Other oral rinse ingredients include povidone iodine and essential oils. But any oral rinse can help enhance your daily dental hygiene routine. In a recent study published in 2008 in the Journal of Clinical Pediatric Dentistry, 80 16-year-olds were randomized to use one of four mouthwashes for two weeks. Their gingival tissues were examined at the start and end of the study.
Overall, using a mouthwash with povidone iodine, essential oil, or chlorhexidine significantly reduced plaque and reduces bacterial indicators of gingivitis. A fourth mouthwash that contained an herbal extract did contribute to plaque control but the improvement was not significant.
Studies have shown that mouthwash can reduce more plaque and more signs of gingivitis when used in addition to tooth brushing compared with tooth brushing alone. Whatever mouthwash you choose, be sure to follow the instructions and avoid swallowing. And some oral rinses are not recommended for very young children if they are at risk for swallowing the rinse rather than being able to spit it out.
A mouthwash or rinse does not replace a regular oral hygiene routine of twice-daily tooth brushing and daily flossing. The main function of most mouthwashes is to freshen breath, although if you suffer from severe chronic bad breath (halitosis), talk to your dentist about other ways to address the causes of the problem and manage your condition.
That said, some types of mouthwash, such as fluoride rinses, can help protect teeth against acids produced by plaque bacteria if you use them after you have thoroughly brushed and floss your teeth. And your dentist may prescribe a specific mouth rinse if you are recovering from a fungal infection or a bout of gingivitis. But if your mouthwash needs are for basic breath freshening, you can read reviews and ask friends which products they like. Mouthwashes and rinses are available in different flavors such as mint and cinnamon, and you can keep more than one type on hand for variety. If you aren't sure whether you'd like the taste or sensation of a mouthwash, ask your dentist about getting a free mouthwash sample that you can try. Also, if you want a mouthrinse to prevent cavities or kill germs and control plaque, ask a dental professional.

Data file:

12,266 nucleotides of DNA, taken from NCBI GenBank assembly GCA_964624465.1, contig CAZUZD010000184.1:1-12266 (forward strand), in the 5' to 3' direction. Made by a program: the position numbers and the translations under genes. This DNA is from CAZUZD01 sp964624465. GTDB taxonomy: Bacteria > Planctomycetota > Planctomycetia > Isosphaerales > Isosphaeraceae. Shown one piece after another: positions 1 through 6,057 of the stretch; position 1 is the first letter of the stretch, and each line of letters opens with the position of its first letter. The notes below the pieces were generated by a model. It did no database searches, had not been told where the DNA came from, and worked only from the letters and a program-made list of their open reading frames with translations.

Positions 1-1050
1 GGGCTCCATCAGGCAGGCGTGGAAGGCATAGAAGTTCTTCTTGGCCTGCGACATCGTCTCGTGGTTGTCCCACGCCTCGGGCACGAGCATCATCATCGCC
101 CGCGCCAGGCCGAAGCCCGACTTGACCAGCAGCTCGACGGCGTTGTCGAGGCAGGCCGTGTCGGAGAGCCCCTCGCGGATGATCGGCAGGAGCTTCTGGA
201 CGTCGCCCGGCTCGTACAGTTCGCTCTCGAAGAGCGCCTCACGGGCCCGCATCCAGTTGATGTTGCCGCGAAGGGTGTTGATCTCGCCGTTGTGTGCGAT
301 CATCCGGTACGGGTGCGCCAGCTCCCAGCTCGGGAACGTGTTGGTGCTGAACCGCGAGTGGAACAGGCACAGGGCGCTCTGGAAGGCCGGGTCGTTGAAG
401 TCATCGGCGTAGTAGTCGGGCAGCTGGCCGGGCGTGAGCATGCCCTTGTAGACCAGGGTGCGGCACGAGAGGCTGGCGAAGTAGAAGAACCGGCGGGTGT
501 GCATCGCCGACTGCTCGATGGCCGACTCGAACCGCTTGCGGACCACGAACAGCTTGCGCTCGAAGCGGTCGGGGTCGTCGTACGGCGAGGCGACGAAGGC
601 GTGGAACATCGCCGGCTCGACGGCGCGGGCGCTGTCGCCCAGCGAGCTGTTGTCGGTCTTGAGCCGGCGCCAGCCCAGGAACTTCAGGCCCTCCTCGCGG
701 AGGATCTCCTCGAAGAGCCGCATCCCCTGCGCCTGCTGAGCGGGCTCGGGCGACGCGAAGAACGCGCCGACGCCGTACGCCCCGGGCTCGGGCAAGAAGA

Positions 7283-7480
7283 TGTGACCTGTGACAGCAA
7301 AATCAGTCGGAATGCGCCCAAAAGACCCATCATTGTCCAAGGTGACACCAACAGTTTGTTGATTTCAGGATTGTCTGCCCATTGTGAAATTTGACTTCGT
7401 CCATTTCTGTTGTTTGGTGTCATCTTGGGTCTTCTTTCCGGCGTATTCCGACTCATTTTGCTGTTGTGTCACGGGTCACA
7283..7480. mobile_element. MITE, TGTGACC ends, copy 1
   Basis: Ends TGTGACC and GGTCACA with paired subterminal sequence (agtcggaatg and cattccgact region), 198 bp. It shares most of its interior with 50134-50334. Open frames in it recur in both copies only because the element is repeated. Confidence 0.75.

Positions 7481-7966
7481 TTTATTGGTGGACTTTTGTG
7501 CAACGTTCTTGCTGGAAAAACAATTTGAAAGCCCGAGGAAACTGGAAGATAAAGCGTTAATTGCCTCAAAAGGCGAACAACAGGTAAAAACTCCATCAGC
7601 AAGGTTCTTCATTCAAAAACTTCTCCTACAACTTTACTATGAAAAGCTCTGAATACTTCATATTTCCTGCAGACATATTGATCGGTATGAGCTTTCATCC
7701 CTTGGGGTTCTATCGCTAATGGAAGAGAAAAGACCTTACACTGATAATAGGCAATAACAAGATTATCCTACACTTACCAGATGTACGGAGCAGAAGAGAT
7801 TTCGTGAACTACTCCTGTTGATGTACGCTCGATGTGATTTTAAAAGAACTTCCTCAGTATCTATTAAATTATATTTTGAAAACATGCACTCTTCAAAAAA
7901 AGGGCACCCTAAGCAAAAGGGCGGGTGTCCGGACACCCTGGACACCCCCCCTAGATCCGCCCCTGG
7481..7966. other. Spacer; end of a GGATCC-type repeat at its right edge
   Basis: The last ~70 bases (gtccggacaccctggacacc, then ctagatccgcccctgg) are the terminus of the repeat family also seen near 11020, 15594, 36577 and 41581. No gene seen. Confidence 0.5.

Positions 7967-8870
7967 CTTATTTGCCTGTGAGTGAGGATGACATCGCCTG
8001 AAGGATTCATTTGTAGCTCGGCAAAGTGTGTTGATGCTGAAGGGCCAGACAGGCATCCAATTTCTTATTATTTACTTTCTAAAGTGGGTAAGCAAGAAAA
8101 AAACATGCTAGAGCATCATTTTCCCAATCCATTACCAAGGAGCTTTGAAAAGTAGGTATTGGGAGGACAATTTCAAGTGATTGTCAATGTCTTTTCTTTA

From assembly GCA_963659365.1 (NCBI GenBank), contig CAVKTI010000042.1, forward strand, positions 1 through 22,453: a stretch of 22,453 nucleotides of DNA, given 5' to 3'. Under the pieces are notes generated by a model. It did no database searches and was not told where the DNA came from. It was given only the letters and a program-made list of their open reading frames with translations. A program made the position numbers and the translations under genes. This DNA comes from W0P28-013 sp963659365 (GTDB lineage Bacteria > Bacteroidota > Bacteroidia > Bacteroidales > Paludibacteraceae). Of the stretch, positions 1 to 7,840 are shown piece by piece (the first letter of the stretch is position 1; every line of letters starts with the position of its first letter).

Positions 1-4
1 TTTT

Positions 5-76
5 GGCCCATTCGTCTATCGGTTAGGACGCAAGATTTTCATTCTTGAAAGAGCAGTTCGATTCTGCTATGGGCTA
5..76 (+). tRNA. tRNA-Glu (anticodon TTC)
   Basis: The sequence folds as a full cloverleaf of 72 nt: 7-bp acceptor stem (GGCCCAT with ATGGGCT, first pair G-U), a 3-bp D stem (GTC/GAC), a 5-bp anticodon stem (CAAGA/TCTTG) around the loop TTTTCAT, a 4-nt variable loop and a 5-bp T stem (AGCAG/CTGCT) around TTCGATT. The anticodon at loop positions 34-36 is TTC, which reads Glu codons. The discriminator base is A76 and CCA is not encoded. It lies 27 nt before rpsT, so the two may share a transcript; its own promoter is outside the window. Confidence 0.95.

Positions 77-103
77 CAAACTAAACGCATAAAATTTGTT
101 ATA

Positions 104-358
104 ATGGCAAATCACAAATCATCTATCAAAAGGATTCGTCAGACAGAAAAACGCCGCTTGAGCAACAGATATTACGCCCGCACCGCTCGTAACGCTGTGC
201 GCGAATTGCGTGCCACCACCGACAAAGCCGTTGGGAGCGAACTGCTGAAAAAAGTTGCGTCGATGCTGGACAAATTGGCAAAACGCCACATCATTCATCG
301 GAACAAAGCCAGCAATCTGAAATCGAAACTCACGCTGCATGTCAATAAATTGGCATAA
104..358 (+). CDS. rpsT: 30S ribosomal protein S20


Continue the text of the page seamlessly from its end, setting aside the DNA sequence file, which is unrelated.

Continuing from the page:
Some people consider using a mouthwash as part of their daily oral care routine, but are discouraged by the alcohol content. For some of these people, rinsing for the recommended length of time with an alcohol-containing product (many mouthwashes are about 20 percent alcohol) is uncomfortable. Others are worried about the fact that the 20 percent alcohol content is enough to cause illness in children or teens who experiment by drinking mouthwash. Also, some recovering alcoholics avoid mouthwash because the alcohol content has been shown to trigger a relapse.
But alternatives are available-you can find alcohol-free mouthwash that provides similar oral health benefits to a typical alcohol-containing product. Consider a mouthwash with CPC (cetylpyridinium chloride). This ingredient is found in many health care products and is used in Crest's Pro-Health line of mouthwashes. CPC has been shown to be safe and effective. In a mouth rinse, it binds to the surface of germs and causes them to burst, which helps reduce their buildup on the teeth.